Fortunately her eyes were keen. A bit of encouragement here, a little adjustment there, an opportunity to sparkle and display unique and positive attributes.

She smiled. Experience had shown what could be achieved with a little polish and care.

“Welcome to our class, Marnie,” she said.

###

Taking Stock by Geoff Le Pard

Mary let the last rays of the year’s sun warm her face. Paul held her hand. ‘Bit of an annus horribilis,’ he said.

She nodded.

‘New year’s resolutions?’

‘Find this twin sister I’m meant to have.’

‘She’s probably dead. They’d have kept you together, surely?’

‘Now maybe. Not back then.’

‘Bury the hatchet with Rupert?’

Her loathsome half-brother. ‘Maybe.’

Paul held out a box. ‘I know it’s early but twenty years married means platinum.’

She held up the ring, smiling. ‘Grandma’s?’

‘Yes. The band was so worn I had the stones reset.’

Mary kissed her husband. ‘My diamond geezer.’

###

Rare Gems by Irene Waters

“Dad stop. You can’t dig a mine under the house.” Janie grabbed the pneumatic drill from Peter and pointed him towards the house.

When her father was out of earshot she said, “You have to put him in a home. The house’ll fall down if he continues. He’s demented”

“Once a mining engineer always a mining engineer. He says he’s looking for rare gems.”

“No Mum. He needs a nursing home.”

“You’re right Janie. I’ll do it today.”

“Demented you think.” Talking to himself, Peter patted his back pocket. His escape route lay snuggly in the plastic bag he’d just excavated.

###

My Magic Compass by Pete

I have this old compass. It’s dull and dented and the needle is stuck. On the back is a crinkled print of Indian Head Mountain, a fading sunset behind clouds hardly distinguishable from the peeling edges of the sticker.

To a collector it’s worthless, a trinket from a gift shop that found its way into my grandfather’s pocket. And yet, it works beautifully.

It navigates my own faded memory, back to when the needle aligned and the picture was clear. It points to those fuzzy moments etched in the wrinkles of my childhood. It’s magic, that compass, pure magic.

###

The Fishing Boat by Larry LaForge

Ed whooped; Edna screamed. They both knew what the $10,000 lottery winnings meant.

Ed had lusted after a 16-foot bass boat, modest by most standards but a yacht to him. “When you win the lottery, dear,” Edna repeated annually at the boat show.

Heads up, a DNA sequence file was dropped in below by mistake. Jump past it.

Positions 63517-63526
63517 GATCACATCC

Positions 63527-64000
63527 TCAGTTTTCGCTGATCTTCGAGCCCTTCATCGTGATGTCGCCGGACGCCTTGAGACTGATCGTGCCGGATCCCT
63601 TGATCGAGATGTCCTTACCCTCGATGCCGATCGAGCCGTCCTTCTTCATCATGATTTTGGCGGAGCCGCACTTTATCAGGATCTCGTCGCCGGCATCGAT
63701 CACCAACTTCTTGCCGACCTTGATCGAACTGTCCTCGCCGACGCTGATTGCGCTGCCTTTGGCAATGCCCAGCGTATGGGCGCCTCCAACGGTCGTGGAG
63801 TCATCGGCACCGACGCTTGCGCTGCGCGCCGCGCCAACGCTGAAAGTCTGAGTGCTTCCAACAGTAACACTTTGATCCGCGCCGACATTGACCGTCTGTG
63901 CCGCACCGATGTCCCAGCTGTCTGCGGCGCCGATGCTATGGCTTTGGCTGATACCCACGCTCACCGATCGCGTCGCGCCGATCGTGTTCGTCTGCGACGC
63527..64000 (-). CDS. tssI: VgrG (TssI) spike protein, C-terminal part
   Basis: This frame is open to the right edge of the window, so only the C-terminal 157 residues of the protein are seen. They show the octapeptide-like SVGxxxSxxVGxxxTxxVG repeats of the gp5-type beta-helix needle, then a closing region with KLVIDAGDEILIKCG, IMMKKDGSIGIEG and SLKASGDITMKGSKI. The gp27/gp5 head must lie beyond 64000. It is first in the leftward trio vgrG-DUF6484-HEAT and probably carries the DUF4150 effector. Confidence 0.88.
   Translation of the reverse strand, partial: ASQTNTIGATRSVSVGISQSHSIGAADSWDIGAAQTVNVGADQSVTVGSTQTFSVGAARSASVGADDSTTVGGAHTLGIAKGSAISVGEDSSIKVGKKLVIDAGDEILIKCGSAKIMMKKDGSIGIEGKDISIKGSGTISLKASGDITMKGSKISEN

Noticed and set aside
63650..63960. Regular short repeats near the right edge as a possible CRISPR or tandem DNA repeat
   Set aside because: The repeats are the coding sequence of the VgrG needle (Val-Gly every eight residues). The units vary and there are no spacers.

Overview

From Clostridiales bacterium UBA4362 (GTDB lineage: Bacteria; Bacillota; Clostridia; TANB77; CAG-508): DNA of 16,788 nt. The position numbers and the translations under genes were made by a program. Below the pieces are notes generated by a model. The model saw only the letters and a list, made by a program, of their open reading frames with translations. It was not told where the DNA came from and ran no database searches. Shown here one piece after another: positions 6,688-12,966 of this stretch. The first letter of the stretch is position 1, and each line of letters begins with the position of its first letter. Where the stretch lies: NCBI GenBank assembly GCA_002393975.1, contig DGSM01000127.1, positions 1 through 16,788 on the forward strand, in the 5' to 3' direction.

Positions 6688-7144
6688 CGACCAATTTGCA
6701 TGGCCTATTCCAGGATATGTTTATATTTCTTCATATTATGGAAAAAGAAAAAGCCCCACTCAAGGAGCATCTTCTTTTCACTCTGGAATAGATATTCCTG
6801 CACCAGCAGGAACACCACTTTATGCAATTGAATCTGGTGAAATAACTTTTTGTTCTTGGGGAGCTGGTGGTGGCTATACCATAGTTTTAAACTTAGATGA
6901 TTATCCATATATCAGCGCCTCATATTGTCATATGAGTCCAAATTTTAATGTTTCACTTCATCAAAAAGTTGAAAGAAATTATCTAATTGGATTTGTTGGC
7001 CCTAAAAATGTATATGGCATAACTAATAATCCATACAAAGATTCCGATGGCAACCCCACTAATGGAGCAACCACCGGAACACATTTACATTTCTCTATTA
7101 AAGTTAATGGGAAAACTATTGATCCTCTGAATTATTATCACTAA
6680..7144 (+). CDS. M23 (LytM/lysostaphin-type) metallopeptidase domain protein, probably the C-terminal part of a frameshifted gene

With winnings in hand, Ed checked his trailer hitch and headed to Bass Boat World.

Hours later, Edna noticed Ed’s truck was back with nothing in tow.

Something on the table caught her eye. She opened the card.

“One rare gem deserves another.”

A small box contained the diamond ring Ed couldn’t afford 43 years ago.

*****
The 100-word version of this story is posted at larrylaforge100words on Flash Fiction Magazine.

###

Rare Gems Flash Fiction by Anne Goodwin

“Call this Christmas?”

After a tough year, I’d wanted to make it special. It wasn’t my fault our husky sled ride was cancelled and the aurora borealis refused to show. We had each other.

“I’m off to the bar.”

I woke with a start, Pete snoring beside me. Grabbing my gown against the chill, I peeked through a gap in the curtains. The sky was a ballet of green and purple suspended above a stage of snow.

Next morning, he had a headache. I had the memory of a gem of a performance, choreographed for an audience of one.

###

Rare Gems Flash Fiction by Georgia Bell

She’d found the picture the other day. Rummaging through the box that held keepsakes she mostly forgot were important. She’d studied it for a moment and then tucked it into the pocket of her jeans.

But later, when the kids were in bed and her husband was watching the game, she poured herself a glass of wine and held it gently between her fingers.

His smile.

The way her hair had curled gently around her ears.

His hand resting on her elbow.

The look in her eyes. Excitement. Anticipation.

She exhaled and carefully tore it up into tiny pieces.

###

The Climb by Charli Mills

The first ascent was roughest. Splintered rocks rusty with lichen sliced through Hank’s gloves a dozen times. He worried about cutting his nylon ropes on crags fractured by falling boulders, ice heaves and thaw cycles. His pack hindered him, but Hank needed the essentials—dehydrated protein, shelter, dry layers. The higher he climbed, the thinner the air, the harder to breathe. Across the vast chasm of ruined mountains, Hank regarded the battle smoke. One side blasted anti-aircraft cannons; the other lobbed homemade bombs. He was searching for Afghan black tourmaline reputed to absorb the world’s adversity. On he climbed.

###

A parting shot of my own hunk of black tourmaline absorbing all the negative calories of Christmas fudge and peppermint bark:

DSC_0003

December 17 Flash Fiction Challenge

Carrot Ranch Flash FictionTiny drops splatter against my face, and I’m not sure if it’s snow or rain. I look across the pasture and see a smattering of white flakes. Nothing accumulates. Perhaps on the mountain ridge the snow is sticking, but the clouds are so low, gray and dense I can’t see the ridge. It’s mid-day and the light is fogged. Blue skies do not exist in northern Idaho when the sun rolls across the southern horizon like one headlight off in the distance.

Each snap of twig cracks loudly in the silence and gloves protect my hands from the jagged edges of the branches. Dried moss falls gently into yellowed grass. It’s all flammable so I gather what I can. I’m dismantling the massive pine limbs, twig by twig. Three crashed to the ground from fifty feet above in a windstorm last spring. Dead and dry, these branches give the gift of kindling.